October, 2008 | Posted by: Ry
Most climate experts will agree that in order for major climate changes to take place for the better, leading greenhouse gas emitters - the U.S. and China - are going to have to iron out their differences and get on with making a pact that calls for significantly lower carbon output levels.
This was clearly evident at the recent Asia-Europe (ASEM) meeting in Beijing, where talks about climate change were on the main agenda with world leader's.
As reported by the Environmental News Network, former British Treasury economist and climate expert, Nicholas Stern, says that if differences can be mended, it is highly likely a deal can be made in Copenhagen next year, calling for a 50% cut in carbon emissions by the year 2050.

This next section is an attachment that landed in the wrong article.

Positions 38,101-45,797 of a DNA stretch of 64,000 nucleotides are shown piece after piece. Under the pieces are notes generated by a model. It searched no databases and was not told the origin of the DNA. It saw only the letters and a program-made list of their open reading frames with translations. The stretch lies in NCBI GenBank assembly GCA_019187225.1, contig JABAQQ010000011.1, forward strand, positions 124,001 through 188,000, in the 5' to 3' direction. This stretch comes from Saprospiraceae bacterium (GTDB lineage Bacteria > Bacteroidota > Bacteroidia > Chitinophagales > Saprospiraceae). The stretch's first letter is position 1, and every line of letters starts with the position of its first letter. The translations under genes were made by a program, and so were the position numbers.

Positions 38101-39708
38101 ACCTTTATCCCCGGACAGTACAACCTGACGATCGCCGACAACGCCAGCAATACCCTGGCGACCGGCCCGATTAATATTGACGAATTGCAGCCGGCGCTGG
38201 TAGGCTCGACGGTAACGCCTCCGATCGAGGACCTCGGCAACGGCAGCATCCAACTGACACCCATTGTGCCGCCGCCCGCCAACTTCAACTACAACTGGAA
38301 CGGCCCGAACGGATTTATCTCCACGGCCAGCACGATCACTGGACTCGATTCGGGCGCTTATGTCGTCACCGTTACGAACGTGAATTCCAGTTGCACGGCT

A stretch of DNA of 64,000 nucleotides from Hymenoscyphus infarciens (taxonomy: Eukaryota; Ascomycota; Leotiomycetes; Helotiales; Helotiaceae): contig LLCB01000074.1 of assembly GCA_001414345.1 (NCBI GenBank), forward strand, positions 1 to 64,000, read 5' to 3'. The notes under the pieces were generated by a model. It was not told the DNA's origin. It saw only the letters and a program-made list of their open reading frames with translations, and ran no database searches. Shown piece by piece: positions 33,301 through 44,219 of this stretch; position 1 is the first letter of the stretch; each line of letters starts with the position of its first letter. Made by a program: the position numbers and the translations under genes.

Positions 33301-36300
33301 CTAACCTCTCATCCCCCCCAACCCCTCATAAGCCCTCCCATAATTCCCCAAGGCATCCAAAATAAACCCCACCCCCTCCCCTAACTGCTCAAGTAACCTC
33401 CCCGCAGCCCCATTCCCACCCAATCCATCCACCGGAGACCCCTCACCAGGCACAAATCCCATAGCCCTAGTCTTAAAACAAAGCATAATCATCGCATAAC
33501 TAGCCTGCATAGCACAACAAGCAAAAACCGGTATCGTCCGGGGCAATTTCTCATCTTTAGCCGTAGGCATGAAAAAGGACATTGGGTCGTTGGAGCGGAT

Even with harder economic times, Stern warns that not addressing the current global warming crisis (i.e., funding green energy technologies and more public transportation), the world economy could fall into a Great Depression of its own. In other words, the climate crisis is just as important as the current financial crisis.
Both the U.S. and China have seeming acknowledged this possibility of a global depression, and both countries will act as deal breakers during the global climate pact in Copenhagen.
Stern predicts that with a new presidential administration in the U.S. and China's admittance that carbon growth needs to be minimized, a promising climate pact in Copenhagen is highly likely to go down.